Perfect for a wide range of sewing and quilting tasks, our Amplify® RazorEdge™ Fabric Shears sense blade separation and force t... Read more »
Perfect for a wide range of crafting and mixed media tasks, our Amplify® Mixed Media Shears sense blade separation and force th... Read more »
Try some new punches out and make some cards to celebrate World Card Making Day! Read more »
A personalized Duck Tape® crown is quick and easy to make with your Fiskars® Duck® Edition Scissors. It is a fun way to cele... Read more »
Our Preschool Training Scissors features a special training lever that opens the blades after each cut, helping children learn... Read more »
Children love our Designer Non-stick Blunt-tip Kids Scissors for the colorful handle patterns that make cutting fun and the non... Read more »
Our Designer Non-stick Student Scissors are larger than our Kids Scissors but smaller than adult scissors, perfect for those ol... Read more »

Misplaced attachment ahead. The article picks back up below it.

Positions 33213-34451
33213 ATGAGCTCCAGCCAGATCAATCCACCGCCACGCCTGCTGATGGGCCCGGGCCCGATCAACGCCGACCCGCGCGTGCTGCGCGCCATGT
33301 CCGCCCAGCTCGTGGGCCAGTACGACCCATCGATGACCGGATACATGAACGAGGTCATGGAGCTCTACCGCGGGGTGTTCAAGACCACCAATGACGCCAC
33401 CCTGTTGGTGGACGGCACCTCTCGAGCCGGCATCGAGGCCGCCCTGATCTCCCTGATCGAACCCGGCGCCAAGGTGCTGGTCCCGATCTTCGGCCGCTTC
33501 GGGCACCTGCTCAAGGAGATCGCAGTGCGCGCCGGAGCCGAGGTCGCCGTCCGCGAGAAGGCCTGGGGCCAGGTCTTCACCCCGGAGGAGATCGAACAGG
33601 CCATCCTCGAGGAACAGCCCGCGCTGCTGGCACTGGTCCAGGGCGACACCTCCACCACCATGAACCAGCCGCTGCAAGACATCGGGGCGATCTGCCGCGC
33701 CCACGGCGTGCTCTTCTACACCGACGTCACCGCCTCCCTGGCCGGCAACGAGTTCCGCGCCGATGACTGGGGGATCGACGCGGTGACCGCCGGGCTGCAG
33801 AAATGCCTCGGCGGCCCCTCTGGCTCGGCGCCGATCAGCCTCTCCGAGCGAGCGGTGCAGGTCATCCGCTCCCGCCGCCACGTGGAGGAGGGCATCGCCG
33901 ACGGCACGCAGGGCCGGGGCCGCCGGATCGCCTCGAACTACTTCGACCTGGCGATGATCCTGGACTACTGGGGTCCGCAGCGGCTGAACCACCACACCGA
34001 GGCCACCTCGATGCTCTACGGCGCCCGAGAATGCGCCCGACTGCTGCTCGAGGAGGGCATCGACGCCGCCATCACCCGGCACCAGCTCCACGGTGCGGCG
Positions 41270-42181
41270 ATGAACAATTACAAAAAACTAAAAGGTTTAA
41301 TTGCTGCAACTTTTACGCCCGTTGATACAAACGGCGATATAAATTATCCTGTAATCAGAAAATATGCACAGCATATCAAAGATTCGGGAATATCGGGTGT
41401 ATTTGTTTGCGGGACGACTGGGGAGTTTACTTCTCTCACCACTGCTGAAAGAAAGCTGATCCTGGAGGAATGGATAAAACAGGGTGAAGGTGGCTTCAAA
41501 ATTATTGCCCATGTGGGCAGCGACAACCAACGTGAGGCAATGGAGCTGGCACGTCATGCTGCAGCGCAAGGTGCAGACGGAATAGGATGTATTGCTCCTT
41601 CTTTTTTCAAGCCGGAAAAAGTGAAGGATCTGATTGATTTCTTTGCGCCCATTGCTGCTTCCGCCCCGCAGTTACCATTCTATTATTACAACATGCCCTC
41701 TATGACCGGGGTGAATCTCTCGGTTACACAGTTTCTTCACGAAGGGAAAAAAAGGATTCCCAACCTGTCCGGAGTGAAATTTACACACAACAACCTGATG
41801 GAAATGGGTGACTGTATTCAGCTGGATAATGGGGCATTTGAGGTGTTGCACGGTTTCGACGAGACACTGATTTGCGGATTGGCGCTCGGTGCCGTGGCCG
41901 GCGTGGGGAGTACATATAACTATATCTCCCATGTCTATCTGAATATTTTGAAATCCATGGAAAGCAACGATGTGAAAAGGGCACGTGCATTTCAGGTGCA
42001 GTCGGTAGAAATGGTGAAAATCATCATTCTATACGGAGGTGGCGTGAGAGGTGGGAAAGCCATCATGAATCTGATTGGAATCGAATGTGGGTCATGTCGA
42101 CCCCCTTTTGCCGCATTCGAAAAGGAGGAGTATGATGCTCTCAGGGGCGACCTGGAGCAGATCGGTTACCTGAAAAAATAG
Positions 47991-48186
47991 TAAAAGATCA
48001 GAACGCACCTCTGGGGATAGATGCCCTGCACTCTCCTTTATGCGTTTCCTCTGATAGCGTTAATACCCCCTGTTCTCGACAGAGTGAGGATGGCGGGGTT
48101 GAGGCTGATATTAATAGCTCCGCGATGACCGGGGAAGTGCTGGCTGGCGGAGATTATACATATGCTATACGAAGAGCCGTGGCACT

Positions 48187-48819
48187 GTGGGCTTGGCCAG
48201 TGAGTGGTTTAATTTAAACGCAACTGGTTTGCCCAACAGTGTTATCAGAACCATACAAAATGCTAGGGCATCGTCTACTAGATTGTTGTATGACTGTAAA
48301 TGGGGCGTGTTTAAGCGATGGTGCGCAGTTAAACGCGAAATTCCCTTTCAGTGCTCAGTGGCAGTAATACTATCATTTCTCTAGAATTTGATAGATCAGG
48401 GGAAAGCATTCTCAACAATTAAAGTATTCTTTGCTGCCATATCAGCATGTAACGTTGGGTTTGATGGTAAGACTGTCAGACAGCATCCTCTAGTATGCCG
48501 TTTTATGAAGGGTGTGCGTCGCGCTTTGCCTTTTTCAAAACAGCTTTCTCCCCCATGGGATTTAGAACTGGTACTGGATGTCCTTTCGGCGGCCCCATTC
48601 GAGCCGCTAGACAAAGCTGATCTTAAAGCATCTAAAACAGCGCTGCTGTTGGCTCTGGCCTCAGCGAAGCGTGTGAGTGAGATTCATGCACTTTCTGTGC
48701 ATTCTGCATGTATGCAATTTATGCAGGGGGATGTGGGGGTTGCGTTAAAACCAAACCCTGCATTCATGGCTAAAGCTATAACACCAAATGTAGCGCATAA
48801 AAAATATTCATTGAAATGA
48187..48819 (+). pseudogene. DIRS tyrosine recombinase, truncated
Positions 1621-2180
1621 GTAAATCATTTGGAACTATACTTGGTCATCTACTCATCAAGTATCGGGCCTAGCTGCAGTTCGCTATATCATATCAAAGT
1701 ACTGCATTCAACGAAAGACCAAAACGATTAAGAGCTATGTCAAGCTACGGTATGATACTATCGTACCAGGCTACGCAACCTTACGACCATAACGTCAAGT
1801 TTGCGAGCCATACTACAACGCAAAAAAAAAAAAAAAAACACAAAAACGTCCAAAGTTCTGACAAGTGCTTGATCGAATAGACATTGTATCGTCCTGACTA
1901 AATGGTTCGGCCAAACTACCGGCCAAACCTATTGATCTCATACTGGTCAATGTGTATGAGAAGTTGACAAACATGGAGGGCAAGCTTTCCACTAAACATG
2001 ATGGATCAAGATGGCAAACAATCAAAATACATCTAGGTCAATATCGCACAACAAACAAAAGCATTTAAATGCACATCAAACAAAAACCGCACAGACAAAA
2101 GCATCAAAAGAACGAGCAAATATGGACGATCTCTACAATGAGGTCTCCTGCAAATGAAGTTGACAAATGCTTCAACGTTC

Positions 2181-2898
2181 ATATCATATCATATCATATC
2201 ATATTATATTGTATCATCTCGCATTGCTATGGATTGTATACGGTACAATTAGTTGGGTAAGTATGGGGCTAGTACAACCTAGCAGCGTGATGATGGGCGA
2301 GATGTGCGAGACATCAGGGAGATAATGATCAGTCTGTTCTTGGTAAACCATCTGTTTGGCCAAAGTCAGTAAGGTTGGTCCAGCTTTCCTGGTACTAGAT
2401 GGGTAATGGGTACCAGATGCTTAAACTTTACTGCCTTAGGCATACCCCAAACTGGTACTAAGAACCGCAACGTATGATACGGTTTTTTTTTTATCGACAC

Transform a basic jacket into something personal and unique. Read more »
Create a simple reusable calendar to plan all of your back to school activities. Read more »
Creating a miniature collage with your Fiskars® Duck® Edition Scissors is a great way to use up any last bits of Duck Tape® yo... Read more »
Designed for long, easy cuts down strips of Duck® Tape, our Duck® Edition Scissors feature a non-stick blade coating that preve... Read more »
Designed for all-purpose cutting through a range of craft materials that incorporate glue, tape and other sticky adhesives, our... Read more »
Designed for tight, precise cuts through a range of craft materials that incorporate glue, tape and other sticky adhesives, our... Read more »
As I become more confident in my quilting ability, I find myself looking for new projects to try. I was looking at my stacks of fabric I decided to showcase some of my quilted items in our home – outside of our bedrooms! I’ve started with three projects – coasters, placemats, and a table runner.